Tuesday, October 29, 2013

A Foodie Tour of the Marais - by Paris By Mouth - Thank you, Lucia!

Now, this was a good idea. I heard about the Paris by Mouth blog from Lucia Watson (Lucia's) in Minneapolis so had to check it out and before I could get to the bottom of the page, I had booked a food tour of the Marais for Sunday morning at 10:00. It was raining, so we grabbed umbrellas and grumbled a bit about that fact.

The Marais is a rather chic, up and coming neighborhood, full of charming little streets and shops. Originally the Jewish neighborhood, shops were often closed from sundown on Friday through Saturday, but open on Sundays. So it is a neighborhood that is still very lively on Sundays.

We started the tour with a small group of seven and a smart, young tour guide, Catherine, at Poilane, a boulangerie (bakery) that is known for it's dark sourdough miche baked in wood-fired ovens. There's not a baguette in sight! (But, oh, can they make a croissant!) Poilane started in 1932 in the St. Germain area and stuck to its guns producing their specialty miche even when lighter white flour breads came in favor after the war.

The famous (and delicious toasted or for tartine!) 4-pound miche by Poilane.
They sell by the slice, too!

The spoon is a buttery little shortbread.

WE LEARNED: some crazy things about the bread industry in France! The ingredients of the baguette are defined by law to include only flour, water, yeast and salt. If it includes more than this (like a preservative!) it cannot be called a baguette! There is a price cap on baguettes, to assure that everyone can afford them. And bakers must schedule and register their vacations with the government so as to be certain that all bakers aren't gone at the same time!

By now, the rain has stopped, as is usually does in fickle Paris, rainbows come out and the sun is warm.

After bread, we walked around the corner to a fromagerie (cheesemonger) and learned that this particular one belonged to a family who not only sells the cheese, but makes it and has their own caves for the aging process. One who makes the cheese is called an affineur and it is a very good sign to see this posted at a fromagerie as an affineur cares for cheese almost as one cares for a child! Turning it, brining it, squeezing it, covering it in ashes and herbs.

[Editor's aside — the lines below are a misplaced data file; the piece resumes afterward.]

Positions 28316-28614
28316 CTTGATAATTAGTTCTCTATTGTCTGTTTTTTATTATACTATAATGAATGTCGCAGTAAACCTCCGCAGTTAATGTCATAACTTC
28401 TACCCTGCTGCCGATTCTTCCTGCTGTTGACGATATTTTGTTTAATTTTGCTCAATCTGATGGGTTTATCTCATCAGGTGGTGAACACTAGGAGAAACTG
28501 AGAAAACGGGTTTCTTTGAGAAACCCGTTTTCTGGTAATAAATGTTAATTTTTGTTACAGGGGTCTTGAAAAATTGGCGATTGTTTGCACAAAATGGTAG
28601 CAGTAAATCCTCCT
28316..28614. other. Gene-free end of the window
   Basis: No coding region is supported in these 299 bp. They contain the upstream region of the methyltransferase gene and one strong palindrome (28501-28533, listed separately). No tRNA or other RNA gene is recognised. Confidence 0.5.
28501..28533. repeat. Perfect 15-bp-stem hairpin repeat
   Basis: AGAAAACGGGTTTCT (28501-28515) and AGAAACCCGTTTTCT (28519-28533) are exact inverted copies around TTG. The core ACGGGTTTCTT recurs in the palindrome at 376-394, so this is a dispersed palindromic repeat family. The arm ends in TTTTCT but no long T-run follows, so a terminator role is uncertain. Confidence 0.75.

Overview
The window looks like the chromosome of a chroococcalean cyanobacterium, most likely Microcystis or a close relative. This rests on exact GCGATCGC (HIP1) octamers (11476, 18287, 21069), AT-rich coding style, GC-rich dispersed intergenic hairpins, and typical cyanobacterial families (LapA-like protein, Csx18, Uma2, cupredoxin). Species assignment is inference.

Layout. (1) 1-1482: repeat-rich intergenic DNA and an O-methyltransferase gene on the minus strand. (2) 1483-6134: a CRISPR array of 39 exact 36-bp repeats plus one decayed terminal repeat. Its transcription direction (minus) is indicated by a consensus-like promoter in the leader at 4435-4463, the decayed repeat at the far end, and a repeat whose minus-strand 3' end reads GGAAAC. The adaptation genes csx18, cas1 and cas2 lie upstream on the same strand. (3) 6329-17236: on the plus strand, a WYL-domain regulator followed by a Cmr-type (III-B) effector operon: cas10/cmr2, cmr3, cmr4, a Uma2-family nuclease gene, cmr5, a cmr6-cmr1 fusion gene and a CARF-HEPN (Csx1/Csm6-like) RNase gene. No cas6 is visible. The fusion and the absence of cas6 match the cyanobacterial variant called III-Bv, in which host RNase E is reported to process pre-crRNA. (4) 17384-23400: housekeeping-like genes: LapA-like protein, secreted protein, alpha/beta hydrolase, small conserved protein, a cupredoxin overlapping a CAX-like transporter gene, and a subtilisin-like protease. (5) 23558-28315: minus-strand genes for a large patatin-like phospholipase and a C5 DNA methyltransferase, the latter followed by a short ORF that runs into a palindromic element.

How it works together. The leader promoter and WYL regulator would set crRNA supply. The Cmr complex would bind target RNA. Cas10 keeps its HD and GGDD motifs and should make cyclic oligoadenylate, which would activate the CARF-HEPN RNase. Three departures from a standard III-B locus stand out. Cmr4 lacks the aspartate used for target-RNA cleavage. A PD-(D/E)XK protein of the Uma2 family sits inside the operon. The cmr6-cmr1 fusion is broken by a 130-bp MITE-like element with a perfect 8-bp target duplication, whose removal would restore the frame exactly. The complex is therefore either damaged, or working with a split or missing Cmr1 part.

The goat cheeses - only a couple months old made of milk from the goat after the spring births!
They feed on lavender all summer! Some of these covered in ash. Gorgeous and delicious!
Cow milk cheeses from northern France.
The shop. Family owned and now run by father and daughter.

WE LEARNED: that French cheese is made with raw milk. The best affineur wouldn't consider using pasteurized milk! It changes the characteristic and taste of the cheese and turns it from something artisanal to something industrial. So...I see that the French government controls the quality of their baguette - for the better. The American government controls the quality of our cheese for the worse. Since raw milk cheese is almost completely illegal in the US. (Only certain kinds of cheese aged more than 6 months are legal.) Mold on French raw milk cheeses are beneficial and good for us! Mold on pasteurized American cheese is NOT good for us and may be harmful to our health. Cut it off. Sad.

Found these beautiful bowls and olive wood utensils at the oil shop.
Then we picked up meats at a local market, tasted olive oils from a small shop specializing in small batch oils from Provence, then moved to a local park to put it all together, everyone tasting the fresh slices of bread with the 7-8 cheeses and 3 meats Catherine selected for us and picked up along the way.
Some crazy, bold homeless man who had incredible style  - and looking like Willem Dafoe - tried to join us, but poor Catherine had to keep her cool and found the nicest possible way to maintain the private party.

WE LEARNED: about and tasted something Catherine called Duck Butter, which looked suspiciously like dark tuna salad without anything but tuna and mayo in it. But definitely didn't taste like that! It was roasted duck, shredded and seasoned and blended with butter to create a spread that slipped right down the throat. Yum.

Jacques Genin's Chocolates. Some have herb filled centers -
he grows and hand-picks herbs from his garden on site.
We finished at Jacques Genin's candy and tea shop - which is just remarkable on so many levels. The zen open space and candies displayed like jewels at Tiffany's. Well, yes, the taste. OMG.

WE LEARNED: The caramels are known to be the best in the world and made with what the French consider the best butter in the world from Brittany and sea salt also from the Brittany coast (where we are going tomorrow - woo hoo!)

So fun to learn things! Don't miss a Paris by Mouth Tour if you are in Paris. They offer several all over the city. Bon appetit!

Considered the best butter in France from Brittany and used for Jacques Genin's caramels.

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